Notice that Jesus is not talking merely about people who don’t believe him, but about people who “hate the light and do not come to the light” “because their works were evil.”
Merely believing, or not believing, in Jesus is not sufficient to save or damn a person, as many other passages show, such as:
“Not everyone who says to me, ‘Lord, Lord,’ will enter the kingdom of heaven, but the one who does the will of my Father who is in heaven.” (Matthew 7:21)
In John 3:16–21, perhaps the most famous passage in the Bible, Jesus does not pronounce condemnation merely on those who don’t believe in him, but rather, on those who hate the light (meaning the light of Jesus’ life and teachings) because their works are evil.
In other words, to interpret John 3:16–21 as meaning that those who merely believe in Jesus are saved, whereas those who merely don’t believe in Jesus are damned, is to read only two of the verses, and not the rest of the verses where Jesus explains what he means by “not believing in him.”
To spell it out clearly: Those who do not hate the light, and whose works are not evil, are not condemned, even if their theological belief does not include a belief that Jesus is God. Rather, people bring condemnation on themselves when they do evil works and therefore hate the light.
In short, when Jesus speaks in John 3:18 of those “who have not believed in the name of the only Son of God,” he is not speaking of some intellectual lack of belief, but of lack of belief as demonstrated by an evil and wicked life that hates the light.
It is a complete misuse of this passage to claim it means that those who do not believe in Jesus intellectually and theologically are condemned to hell.
For more on what “faith” and “belief” mean in the Bible, please see the article, “Faith Alone Is Not Faith.”
A second passage commonly interpreted as Jesus saying that those who do not believe in him will go to hell is found in John 14:1–14. Here are the verses where the key statement appears:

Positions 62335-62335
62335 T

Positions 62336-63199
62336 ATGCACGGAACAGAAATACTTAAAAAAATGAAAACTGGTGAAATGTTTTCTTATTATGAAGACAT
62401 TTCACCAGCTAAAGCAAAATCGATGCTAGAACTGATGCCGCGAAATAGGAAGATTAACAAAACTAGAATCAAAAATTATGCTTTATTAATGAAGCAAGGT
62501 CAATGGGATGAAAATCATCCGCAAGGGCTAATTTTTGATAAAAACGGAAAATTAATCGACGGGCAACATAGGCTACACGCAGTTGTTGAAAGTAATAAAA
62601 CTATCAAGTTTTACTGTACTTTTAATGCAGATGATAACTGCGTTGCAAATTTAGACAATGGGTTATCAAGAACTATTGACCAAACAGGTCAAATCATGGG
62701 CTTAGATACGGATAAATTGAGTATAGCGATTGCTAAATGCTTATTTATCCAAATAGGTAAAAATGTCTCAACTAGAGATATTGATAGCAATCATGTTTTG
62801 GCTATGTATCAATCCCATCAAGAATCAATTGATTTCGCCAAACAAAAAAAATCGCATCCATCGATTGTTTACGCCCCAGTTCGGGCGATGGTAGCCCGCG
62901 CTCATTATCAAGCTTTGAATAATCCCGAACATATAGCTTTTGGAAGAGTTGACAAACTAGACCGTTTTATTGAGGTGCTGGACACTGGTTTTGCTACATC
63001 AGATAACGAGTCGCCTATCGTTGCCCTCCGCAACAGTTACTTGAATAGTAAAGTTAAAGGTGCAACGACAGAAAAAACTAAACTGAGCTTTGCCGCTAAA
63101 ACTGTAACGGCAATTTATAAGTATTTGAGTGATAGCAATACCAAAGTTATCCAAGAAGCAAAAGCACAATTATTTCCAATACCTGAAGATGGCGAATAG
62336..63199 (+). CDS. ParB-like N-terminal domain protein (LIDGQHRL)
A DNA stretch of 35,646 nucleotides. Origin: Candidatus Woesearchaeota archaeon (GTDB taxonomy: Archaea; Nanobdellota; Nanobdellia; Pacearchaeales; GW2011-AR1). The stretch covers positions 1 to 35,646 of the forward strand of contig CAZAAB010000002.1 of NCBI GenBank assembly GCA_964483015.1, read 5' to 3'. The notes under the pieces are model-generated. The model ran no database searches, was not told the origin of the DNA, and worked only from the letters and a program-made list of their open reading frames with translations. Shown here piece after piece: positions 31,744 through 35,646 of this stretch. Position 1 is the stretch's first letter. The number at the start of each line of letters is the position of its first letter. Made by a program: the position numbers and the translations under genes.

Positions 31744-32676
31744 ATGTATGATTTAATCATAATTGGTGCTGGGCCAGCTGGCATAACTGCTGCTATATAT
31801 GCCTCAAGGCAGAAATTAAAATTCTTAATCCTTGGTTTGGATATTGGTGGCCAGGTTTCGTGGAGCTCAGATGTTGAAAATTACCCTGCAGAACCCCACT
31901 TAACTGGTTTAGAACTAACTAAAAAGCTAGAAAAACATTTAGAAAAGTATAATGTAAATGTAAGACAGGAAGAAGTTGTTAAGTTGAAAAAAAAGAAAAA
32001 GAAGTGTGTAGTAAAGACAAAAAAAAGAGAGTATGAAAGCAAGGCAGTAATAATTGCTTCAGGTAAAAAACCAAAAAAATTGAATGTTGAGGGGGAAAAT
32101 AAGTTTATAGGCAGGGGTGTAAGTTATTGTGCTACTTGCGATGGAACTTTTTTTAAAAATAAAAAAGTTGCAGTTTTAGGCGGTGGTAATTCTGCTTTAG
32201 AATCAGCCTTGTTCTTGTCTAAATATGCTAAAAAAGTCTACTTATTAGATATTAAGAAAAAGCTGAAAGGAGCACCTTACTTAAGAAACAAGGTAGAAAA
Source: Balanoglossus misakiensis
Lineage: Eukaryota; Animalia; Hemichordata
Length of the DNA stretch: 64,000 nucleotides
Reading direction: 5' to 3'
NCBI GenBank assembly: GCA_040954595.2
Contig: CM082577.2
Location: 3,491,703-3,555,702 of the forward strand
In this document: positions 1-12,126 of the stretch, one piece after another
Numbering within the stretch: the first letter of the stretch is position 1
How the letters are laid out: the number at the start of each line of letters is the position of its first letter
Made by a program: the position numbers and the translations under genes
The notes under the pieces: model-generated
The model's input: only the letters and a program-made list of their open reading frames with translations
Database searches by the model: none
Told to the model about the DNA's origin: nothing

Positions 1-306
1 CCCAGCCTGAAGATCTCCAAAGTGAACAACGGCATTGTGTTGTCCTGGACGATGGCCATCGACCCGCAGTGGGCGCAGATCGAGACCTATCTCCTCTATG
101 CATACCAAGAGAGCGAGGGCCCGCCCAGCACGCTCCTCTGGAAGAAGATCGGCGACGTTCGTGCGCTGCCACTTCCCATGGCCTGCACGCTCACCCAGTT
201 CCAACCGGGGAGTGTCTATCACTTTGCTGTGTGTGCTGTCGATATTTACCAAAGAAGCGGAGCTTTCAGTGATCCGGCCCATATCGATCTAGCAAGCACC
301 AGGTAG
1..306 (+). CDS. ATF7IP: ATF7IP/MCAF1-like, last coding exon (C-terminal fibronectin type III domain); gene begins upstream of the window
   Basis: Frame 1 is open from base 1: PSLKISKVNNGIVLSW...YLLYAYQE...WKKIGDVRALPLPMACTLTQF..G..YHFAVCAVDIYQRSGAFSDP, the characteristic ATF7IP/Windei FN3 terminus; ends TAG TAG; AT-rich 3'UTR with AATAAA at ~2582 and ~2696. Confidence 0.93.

Jesus said to him, “I am the way, and the truth, and the life. No one comes to the Father except through me. If you had known me, you would have known my Father also. From now on you do know him and have seen him.” (John 14:6–7, italics added)
Once again, at first glance this looks like a cut-and-dried case. Jesus said plainly, “No one comes to the Father except through me.”
But let’s read this passage more carefully, and not read into it things Jesus didn’t actually say.
Jesus did not say, “No one comes to the Father unless they believe in me.” Rather, he said “No one comes to the Father except through me.” Those two are not the same statement.
Though Jesus’ explanation of his meaning in the verses that follow does mention belief, it focuses mostly on Jesus’ oneness with the Father:
Philip said to him, “Lord, show us the Father, and it is enough for us.”
Jesus said to him, “Have I been with you so long, and you still do not know me, Philip? Whoever has seen me has seen the Father. How can you say, ‘Show us the Father?’ Do you not believe that I am in the Father and the Father is in me? The words that I say to you I do not speak on my own authority, but the Father who dwells in me does his works. Believe me that I am in the Father and the Father is in me, or else believe on account of the works themselves.
“Truly, truly, I say to you, whoever believes in me will also do the works that I do; and greater works than these will he do, because I am going to the Father. Whatever you ask in my name, this I will do, that the Father may be glorified in the Son. If you ask me anything in my name, I will do it.” (John 14:8–14)
Notice that Jesus does not say anything here about those who do not believe in him, but only about what will happen for those who do believe in him. Clearly, belief in him brings great benefits of light and power and access to the Father, meaning God.
But Jesus simply does not say here that those who do not believe in him will go to hell.